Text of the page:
Samuel Breidbart and David Schlussel: Climate Diplomacy and the Poor

Indian Environment Minister Jairam Ramesh urged Hillary Clinton to back off on climate change mandates when the two met in New Delhi last month.

“There is simply no case for the pressure that we, who have amongst the lowest emissions per capita, face to actually reduce emissions,” Ramesh brazenly told the secretary of state.

Not quite the Bollywood ending Mrs. Clinton was expecting. Certainly not the ending desired by scientists and policymakers as they look ahead to December’s Climate Conference in Copenhagen as a last-chance-dance for a meaningful international accord.

But Bret Stephens, the former editor of the Jerusalem Post, sees the Clinton-Ramesh exchange as a perfect outcome for an unsuspecting group: the billions of humans living on less than $2 a day. “The poor told the warming alarmists to get lost,” he writes in his August 4 Wall Street Journal column, describing Ramesh’s shut down of Clinton, whose climate policy, Stephens believes, will threaten India’s access to the free market.

Never mind that Ramesh, a Carnegie Mellon-educated economist and former commerce minister, is an odd choice by Stephens as spokesman for the poor. Stephens himself proceeds to make dubious claims on their behalf.

He argues that “people who live in Third-World countries” desperately thirst for the “American economic model,” rejecting the notion that high-carbon emissions, like those seen in the United States, automatically produce the kind of particles and toxic waste that are polluting the rivers of China, for instance. Indeed, as a litmus test, he urges readers to name a U.S. city with air as dirty as Beijing’s or a river as polluted as the Han.

At first glance, Stephens is right. American cities and waterways do appear cleanerin large part thanks to air and water regulations passed by Congress in the 1970s.

But what he misses is the underlying economics that have allowed Americans, unable to dump at home, to export their filth. Alongside Afghanistan and Haiti, the United States has yet to ratify the Basel Convention Controls on Hazardous Waste Export. It generates the most hazardous waste on earth, according to the UN and the OECD, and exports byproducts of development to a host of countries, China and India included.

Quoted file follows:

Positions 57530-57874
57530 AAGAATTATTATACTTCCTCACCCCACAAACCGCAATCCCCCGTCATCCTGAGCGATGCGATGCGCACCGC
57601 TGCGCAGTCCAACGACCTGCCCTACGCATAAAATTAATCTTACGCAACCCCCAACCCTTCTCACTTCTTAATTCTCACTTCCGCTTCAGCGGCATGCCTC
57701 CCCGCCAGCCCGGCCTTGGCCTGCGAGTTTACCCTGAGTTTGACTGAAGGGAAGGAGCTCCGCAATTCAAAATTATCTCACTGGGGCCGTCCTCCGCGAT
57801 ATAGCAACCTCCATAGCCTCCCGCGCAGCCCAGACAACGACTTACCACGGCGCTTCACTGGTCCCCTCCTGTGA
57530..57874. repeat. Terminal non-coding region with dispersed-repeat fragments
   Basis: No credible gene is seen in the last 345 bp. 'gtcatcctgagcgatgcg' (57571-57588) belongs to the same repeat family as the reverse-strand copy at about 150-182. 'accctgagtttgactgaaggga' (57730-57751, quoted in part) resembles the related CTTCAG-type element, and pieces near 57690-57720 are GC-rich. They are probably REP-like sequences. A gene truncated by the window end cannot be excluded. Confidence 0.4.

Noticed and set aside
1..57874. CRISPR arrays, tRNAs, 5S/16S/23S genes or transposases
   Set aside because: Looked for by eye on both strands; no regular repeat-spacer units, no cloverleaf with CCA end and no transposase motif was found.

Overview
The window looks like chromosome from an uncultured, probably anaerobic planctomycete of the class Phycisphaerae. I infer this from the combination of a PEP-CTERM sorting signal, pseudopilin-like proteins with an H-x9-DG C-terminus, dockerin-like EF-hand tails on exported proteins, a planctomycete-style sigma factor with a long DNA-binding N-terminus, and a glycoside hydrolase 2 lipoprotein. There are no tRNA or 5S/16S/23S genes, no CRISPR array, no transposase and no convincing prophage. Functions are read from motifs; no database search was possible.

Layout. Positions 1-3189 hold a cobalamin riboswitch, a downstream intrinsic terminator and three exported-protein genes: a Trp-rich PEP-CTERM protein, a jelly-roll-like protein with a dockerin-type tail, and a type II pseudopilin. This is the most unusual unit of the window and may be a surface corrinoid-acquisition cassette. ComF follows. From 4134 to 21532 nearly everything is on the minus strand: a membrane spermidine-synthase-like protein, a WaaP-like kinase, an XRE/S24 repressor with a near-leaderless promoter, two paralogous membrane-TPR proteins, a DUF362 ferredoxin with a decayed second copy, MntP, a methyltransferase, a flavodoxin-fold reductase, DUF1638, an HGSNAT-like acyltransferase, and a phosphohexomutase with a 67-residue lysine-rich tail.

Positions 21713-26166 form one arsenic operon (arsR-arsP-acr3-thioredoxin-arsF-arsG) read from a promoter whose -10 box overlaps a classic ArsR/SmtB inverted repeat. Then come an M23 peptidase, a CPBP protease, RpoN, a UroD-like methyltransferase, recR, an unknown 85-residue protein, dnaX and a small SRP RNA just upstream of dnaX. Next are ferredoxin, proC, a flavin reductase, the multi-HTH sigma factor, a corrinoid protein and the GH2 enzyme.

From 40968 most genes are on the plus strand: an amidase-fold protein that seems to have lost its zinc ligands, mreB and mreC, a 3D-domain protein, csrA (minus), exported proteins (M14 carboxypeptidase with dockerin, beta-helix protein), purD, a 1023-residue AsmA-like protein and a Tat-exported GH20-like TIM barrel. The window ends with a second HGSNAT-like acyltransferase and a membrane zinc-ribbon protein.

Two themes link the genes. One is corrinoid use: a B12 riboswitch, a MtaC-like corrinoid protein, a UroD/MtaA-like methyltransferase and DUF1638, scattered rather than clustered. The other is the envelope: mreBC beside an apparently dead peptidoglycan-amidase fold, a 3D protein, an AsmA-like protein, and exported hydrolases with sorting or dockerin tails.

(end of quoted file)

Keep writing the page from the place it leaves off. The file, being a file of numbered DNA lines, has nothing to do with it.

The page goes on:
According to a 2006 report by its State Environmental Protection Administration, China has become the recipient of 70% of the world’s electronic waste, a toxic brew which contains lead, cadmium, mercury, chromium, and polyvinyl chlorides—materials with known harmful effects such as brain damage, kidney disease, genetic mutation, and cancer. Children in Guiyu, a town in Southern China that is the largest electronic waste site on earth, have lead levels in blood that are 50 percent higher than the limits set by the Centers for Disease Control and Prevention.

While it is difficult to estimate the quantity of U.S. hazardous waste exports (since data is not kept), insiders in the electronic waste industry, according to the Basel Action Network’s “Exporting Harm” 2002 report, believe that 80 percent of what comes through their doors will be shipped to Asia, and 90 percent of that is destined for China.

Trying to find U.S. waste? Look beyond our borders. India and China, if they try to develop with an outdated polluting model, will find no market for their own trash. Empowering their poor will only work through cleaner growth.

In many respects, that’s exactly what Ramesh wants. But Stephens cheats his audience out of the rest of the Ramesh-Clinton exchange just before the minister makes this point. After declaring his opposition to emissions caps, he tells Clinton explicitly: “We want an international agreement.” He just wants it on his own terms.

For Ramesh, Copenhagen is a chance for India to flex newfound diplomatic muscle and not just follow America’s lead. India is concerned about climate change and smart growth. Its priorities include acquiring technological and capital assistance from the developed world to transfer and deploy clean technologies. “International capital,” says Ramesh, “is the key.”

Stephens depicts climate diplomacy in the style of the culture wars: as a liberal social program that does the poor more harm than good. Such pandering is a distraction to important preparations for December’s summit. A belief in the exceptionalism of the “American economic model” will not produce a better environment. Only good environmental policy can do that.

Samuel Breidbart and David Schlussel are undergraduates at Yale University and co-editors-in-chief of Wheel: Yale Undergraduate Sustainable Development Journal. Samuel is an intern at the World Policy Journal. David is an intern at Ecological, a sustainability consulting firm in New York.

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